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Chaos Is a Ladder for the 49ers—and Their Skill-Position Stars Keep Them Climbing

So many things that could have gone wrong for San Francisco this season did. And yet the team’s superstar quartet of George Kittle, Brandon Aiyuk, Deebo Samuel, and Christian McCaffrey has this team on an upward trajectory heading into the playoffs—despite being on its third quarterback.

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San Francisco 49ers wide receiver Brandon Aiyuk was in the middle of playing Madden last October when he got some shocking breaking news: His real-life football team had just traded for running back Christian McCaffrey, a 20-something All-Pro versatile skill-position player. McCaffrey joined a roster that already had multiple guys who fit that description—receiver Deebo Samuel and tight end George Kittle—and Aiyuk couldn’t help but muse, in the moment, that San Francisco’s new talent stack would also thrive in Madden.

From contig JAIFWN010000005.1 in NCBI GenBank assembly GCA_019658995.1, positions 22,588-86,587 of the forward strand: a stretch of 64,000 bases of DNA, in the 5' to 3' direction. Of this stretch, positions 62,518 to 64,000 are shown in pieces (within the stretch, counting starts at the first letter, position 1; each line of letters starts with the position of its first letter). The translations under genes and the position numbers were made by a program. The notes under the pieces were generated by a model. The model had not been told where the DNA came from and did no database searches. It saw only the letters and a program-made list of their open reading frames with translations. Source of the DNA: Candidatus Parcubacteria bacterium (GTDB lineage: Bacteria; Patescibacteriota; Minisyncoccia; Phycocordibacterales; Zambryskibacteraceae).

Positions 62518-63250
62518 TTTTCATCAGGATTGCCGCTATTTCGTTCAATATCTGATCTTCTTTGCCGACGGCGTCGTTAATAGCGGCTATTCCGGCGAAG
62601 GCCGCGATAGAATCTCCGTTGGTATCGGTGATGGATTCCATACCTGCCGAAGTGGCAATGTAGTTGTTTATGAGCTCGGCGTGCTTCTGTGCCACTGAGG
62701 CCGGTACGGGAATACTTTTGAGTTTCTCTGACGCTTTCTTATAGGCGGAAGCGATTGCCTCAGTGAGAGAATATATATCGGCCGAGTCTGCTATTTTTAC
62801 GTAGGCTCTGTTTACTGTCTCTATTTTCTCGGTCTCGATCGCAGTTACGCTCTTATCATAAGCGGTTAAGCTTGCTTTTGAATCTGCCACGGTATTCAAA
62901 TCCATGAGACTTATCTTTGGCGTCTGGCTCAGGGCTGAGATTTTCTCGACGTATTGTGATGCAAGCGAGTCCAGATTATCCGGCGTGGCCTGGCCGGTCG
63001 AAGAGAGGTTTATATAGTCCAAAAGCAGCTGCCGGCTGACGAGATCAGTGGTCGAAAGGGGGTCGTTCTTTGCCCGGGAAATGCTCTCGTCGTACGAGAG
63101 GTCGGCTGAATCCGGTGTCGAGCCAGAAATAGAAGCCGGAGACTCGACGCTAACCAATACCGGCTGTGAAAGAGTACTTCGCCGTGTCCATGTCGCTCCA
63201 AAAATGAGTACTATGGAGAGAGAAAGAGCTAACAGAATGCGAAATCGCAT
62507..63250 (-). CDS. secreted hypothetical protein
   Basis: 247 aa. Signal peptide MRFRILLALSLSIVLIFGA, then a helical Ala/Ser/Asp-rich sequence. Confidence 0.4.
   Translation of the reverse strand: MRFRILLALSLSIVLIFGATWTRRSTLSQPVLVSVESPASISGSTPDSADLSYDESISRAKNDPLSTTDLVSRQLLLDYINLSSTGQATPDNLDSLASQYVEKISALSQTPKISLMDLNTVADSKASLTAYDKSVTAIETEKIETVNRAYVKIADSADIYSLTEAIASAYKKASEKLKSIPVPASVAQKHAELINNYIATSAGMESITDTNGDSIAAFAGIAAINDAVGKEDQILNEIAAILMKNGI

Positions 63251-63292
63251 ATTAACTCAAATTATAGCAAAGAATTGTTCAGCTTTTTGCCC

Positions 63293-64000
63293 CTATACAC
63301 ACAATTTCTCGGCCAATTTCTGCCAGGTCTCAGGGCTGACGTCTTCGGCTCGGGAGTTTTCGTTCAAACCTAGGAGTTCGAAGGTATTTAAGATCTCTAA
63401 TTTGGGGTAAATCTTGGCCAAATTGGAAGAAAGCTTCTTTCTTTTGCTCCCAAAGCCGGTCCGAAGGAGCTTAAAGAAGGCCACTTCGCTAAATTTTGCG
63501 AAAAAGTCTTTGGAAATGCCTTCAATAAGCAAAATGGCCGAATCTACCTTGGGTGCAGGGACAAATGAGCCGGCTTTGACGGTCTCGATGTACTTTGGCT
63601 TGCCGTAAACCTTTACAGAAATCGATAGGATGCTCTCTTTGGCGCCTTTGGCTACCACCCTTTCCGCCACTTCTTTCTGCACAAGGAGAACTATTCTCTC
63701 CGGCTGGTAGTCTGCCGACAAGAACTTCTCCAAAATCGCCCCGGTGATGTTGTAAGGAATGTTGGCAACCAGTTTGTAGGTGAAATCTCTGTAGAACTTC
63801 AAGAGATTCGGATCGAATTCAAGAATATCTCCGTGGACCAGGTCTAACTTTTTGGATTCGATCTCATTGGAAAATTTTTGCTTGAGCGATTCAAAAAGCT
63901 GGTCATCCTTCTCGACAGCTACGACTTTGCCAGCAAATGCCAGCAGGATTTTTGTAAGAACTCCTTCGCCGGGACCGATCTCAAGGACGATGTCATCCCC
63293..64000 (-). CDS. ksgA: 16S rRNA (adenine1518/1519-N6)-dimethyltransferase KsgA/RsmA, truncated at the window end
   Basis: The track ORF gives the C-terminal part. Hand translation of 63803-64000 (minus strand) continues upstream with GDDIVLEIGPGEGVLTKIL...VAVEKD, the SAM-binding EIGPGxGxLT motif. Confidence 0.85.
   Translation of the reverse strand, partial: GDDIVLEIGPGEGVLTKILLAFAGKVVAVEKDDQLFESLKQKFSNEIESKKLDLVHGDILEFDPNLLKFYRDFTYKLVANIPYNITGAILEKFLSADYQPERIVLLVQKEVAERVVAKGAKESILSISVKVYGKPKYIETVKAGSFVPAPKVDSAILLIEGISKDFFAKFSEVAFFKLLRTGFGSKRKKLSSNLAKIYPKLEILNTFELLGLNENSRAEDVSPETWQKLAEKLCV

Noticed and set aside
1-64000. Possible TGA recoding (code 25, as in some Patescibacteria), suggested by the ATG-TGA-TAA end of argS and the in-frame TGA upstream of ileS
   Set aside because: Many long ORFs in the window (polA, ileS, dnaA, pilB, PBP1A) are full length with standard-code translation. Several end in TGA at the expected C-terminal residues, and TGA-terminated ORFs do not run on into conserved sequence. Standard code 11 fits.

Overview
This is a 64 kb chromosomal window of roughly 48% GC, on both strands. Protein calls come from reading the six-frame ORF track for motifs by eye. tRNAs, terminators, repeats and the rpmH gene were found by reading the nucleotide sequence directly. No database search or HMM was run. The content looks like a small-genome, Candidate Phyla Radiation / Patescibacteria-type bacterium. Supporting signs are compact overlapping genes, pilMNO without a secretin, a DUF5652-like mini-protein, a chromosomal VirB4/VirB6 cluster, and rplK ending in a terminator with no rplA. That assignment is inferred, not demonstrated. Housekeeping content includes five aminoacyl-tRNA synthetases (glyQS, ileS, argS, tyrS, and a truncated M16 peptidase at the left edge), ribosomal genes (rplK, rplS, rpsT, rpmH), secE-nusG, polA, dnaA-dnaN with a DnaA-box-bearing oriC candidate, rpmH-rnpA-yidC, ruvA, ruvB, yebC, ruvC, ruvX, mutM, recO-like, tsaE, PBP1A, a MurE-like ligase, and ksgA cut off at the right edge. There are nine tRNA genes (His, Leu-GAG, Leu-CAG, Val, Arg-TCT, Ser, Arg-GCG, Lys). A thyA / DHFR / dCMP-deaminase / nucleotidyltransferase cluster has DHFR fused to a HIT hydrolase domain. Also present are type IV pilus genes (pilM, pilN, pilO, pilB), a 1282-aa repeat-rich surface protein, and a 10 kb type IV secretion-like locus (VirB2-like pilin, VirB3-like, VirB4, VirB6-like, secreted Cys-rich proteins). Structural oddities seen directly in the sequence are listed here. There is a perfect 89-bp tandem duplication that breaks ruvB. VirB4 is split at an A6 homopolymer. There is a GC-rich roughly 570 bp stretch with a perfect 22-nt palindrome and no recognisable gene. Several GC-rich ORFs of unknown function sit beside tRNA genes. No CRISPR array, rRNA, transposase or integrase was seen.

Off the field, the 49ers had been aggressive in pursuing McCaffrey, trading four picks to the Carolina Panthers. It wasn’t long before the organization went above and beyond with its new player on the field too.

The following weekend, in the second quarter of their game against the Los Angeles Rams, Niners quarterback Jimmy Garoppolo flipped the football to his new teammate, whose dogged knack for surging ahead has placed him in the highest echelon of guys who seek progress for a living. In this case, though, McCaffrey did something unusual: Rather than taking off, he paused. Then, he hurled the ball down the sideline, hitting a streaking Aiyuk for a 34-yard touchdown. “That’s always fun when we put in some wrinkles like that and some fun plays,” Aiyuk, 24, told The Ringer in the first week of December. “Especially when they’re going to you. That’s even more fun.” The Niners won that game 31-14—with McCaffrey also picking up receiving and rushing touchdowns along the way, bopping around the field as if he were inside a Super Mario Party minigame—and they haven’t lost since.

“It just feels like a party out there, honestly,” Kittle told The Ringer, describing what it’s like to be in an environment where anything can happen and seemingly everything has. San Francisco enters the playoffs amid a 10-game winning streak that has encompassed the elevation of a visit to Mexico City and the elation of overtime in Las Vegas. The stretch, which brought the team to a 13-4 record and the no. 2 seed in the NFC, has lasted through major injuries and impressive comebacks. It has been carried by second- and now third-string quarterbacks, bolstered by trick plays and back-to-basics calls, and managed by a killer defense and a confident coach in 43-year-old Kyle Shanahan.